Celebration and elegy braid beautifully in Lee Patton Chiles' new play, Through the Eyes of a Child: Coming Home, at the Missouri Historical Society. This wise and warm one-act focuses on the residents of St. Louis' historically African-American neighborhoods from cradle to grave and sums up a cultural moment that may -- or may not -- have passed. Two generations are on view: Robert Mitchell and Peghee Calvin take the "parts" of the Ville and East St. Louis and evoke the pre-civil-rights era; a younger pair, Eric J. Conners and Lisa Colbert Bandele, profile Carr Square and Kinloch in a more recent epoch. What unites these communities is the question of how they change "from a place, to a place to be from."
The text derives from Gwendolyn Moore's interviews with people who grew up in these neighborhoods between the 1940s and 1980s. Chiles had the gargantuan task (one imagines) of sifting dozens of recollections and constructing a performable piece with a coherent narrative strand that incorporates and distinguishes these very different and very old districts. In a nutshell: East St. Louis was for the working class, the Ville for prospering upwardly mobile professionals, Kinloch a rural refuge within the metropolis, Carr Square an early low-rise public-housing development. The four lively performers find similarities in the African-American cultural experience in which families had two parents and many children, church was an all-day affair and you left your enclave at your peril. And few experiences matched the shame of bringing a Spam sandwich to school -- though the embarrassment is made hilarious as Conners dominates this disquisition with wry disgust.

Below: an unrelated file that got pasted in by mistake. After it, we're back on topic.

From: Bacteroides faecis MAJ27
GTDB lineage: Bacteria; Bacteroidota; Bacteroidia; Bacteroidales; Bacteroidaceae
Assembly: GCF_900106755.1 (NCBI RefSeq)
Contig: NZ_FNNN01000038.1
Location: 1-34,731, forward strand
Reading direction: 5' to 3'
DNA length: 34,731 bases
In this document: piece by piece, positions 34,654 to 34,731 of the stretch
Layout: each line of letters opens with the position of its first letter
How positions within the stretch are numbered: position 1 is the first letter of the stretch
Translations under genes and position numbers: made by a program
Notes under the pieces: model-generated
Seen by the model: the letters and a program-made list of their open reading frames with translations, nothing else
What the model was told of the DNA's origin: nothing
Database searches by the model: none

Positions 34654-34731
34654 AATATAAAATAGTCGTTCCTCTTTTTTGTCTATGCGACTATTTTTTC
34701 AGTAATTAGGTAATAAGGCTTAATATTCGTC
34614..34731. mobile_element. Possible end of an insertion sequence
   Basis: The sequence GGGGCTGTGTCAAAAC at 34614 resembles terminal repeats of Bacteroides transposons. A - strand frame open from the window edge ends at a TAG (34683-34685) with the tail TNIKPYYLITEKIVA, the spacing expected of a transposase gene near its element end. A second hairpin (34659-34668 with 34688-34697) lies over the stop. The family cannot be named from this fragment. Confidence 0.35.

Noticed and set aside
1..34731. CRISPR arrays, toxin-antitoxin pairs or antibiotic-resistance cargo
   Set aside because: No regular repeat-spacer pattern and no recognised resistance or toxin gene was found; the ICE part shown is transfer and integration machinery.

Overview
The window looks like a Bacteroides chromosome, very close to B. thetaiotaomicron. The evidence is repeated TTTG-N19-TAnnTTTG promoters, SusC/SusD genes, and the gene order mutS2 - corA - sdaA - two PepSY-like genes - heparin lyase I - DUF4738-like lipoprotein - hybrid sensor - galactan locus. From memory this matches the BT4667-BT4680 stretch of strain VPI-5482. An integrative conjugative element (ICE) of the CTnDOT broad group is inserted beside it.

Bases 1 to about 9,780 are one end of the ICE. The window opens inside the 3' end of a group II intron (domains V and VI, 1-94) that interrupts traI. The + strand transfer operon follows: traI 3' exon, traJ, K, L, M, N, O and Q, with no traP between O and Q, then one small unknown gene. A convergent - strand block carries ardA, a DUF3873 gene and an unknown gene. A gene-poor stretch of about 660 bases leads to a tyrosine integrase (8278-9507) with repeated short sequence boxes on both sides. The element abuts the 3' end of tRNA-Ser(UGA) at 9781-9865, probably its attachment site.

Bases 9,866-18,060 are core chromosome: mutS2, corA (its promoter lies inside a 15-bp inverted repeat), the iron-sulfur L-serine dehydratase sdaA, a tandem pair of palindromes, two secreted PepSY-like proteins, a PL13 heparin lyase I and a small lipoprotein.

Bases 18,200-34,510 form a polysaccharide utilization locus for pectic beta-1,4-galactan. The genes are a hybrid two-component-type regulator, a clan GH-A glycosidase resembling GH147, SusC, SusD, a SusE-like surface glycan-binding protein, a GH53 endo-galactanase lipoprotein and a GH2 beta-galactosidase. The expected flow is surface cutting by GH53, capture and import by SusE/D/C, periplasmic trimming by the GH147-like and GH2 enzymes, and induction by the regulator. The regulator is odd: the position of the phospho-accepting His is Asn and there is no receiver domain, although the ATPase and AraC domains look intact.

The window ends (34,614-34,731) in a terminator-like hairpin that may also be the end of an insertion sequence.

Everyone plays several roles, all with great aplomb -- a tattletale girl, a working man, a granny-chastened church-shirker, a mama with firm rules. In fact, "the rules" is one of the more successful ensemble pieces as Calvin, the senior woman, describes and defines the customs of this country: Be home before dark; don't fight among yourselves, because there's too many others on the outside; sweep the yard; don't grow up too soon. The grownups of these Arcadiae had no trouble taking a firm hand with their children -- or the children of the neighborhood -- and Chiles handles the loaded issue of corporal punishment with great skill and grace. In an ensemble piece, the performers dissect the etymology of "whippin'" vs. "whuppin'" (both stages before "switchin'"). Calvin explains that punishment couldn't consist of the removal of privileges because "we didn't have privileges."
For an ongoing project that blends multiple voices and different experiences into a short dramatic work, Through the Eyes of a Child is remarkably taut and thoroughly enjoyable. Yet I wondered about the demise of the neighborhoods and that story. How did positive developments such as desegregation combine with unfortunate economic circumstances so that these places now are beyond being ghost towns? It's a question for a sequel, perhaps.
Through the Eyes of a Child continues through March 26
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